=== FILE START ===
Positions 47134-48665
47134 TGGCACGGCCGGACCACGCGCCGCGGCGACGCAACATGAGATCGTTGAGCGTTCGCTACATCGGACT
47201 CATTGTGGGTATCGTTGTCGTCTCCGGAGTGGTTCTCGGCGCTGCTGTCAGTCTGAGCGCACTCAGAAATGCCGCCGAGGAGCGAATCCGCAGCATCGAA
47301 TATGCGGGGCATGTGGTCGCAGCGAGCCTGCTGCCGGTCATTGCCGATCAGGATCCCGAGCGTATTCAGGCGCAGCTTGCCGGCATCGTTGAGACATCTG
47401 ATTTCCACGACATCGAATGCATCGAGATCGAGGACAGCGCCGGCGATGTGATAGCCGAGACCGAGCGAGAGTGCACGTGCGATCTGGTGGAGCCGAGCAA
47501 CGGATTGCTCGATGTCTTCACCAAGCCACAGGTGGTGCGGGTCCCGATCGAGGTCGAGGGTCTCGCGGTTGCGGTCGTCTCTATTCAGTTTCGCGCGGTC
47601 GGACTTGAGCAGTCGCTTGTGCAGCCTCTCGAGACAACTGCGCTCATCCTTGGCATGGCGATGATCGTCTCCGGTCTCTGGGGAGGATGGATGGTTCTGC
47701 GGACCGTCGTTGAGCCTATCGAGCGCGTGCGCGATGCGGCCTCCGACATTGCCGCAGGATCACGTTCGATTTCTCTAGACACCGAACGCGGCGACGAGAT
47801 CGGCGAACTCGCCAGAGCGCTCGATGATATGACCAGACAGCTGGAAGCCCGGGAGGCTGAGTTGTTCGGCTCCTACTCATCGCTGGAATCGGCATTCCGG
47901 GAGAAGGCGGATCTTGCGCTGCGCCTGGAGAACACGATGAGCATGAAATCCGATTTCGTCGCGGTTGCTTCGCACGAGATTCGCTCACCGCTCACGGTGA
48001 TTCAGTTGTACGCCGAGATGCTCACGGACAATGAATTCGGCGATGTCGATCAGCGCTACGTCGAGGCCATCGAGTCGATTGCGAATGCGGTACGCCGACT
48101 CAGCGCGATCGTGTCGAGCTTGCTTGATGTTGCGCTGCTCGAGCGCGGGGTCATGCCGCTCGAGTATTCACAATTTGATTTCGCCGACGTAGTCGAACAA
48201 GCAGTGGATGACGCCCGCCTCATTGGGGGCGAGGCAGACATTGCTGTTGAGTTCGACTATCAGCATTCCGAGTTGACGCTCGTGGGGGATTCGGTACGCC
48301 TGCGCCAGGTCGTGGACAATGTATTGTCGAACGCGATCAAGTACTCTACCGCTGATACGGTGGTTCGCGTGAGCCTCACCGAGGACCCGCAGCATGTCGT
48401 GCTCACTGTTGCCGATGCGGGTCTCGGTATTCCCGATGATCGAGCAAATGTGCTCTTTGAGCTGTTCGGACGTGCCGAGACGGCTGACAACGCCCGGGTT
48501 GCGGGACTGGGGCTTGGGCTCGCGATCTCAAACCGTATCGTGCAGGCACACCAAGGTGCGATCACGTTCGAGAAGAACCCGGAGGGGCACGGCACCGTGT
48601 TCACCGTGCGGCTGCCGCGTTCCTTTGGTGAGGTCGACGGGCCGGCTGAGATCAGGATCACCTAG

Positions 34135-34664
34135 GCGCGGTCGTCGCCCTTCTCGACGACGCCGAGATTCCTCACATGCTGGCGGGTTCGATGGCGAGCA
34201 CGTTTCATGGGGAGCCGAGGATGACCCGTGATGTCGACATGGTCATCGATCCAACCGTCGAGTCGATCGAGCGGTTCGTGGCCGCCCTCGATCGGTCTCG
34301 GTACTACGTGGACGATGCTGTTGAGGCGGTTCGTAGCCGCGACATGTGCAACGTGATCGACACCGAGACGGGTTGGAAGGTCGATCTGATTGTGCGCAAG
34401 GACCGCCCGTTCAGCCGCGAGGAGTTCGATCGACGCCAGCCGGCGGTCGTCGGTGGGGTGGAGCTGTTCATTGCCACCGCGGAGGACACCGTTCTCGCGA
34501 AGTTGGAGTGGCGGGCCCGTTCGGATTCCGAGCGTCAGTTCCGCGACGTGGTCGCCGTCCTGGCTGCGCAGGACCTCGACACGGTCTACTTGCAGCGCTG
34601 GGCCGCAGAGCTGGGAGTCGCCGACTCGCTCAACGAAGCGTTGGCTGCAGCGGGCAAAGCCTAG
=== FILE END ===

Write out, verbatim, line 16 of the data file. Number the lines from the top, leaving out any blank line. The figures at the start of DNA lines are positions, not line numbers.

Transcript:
48501 GCGGGACTGGGGCTTGGGCTCGCGATCTCAAACCGTATCGTGCAGGCACACCAAGGTGCGATCACGTTCGAGAAGAACCCGGAGGGGCACGGCACCGTGT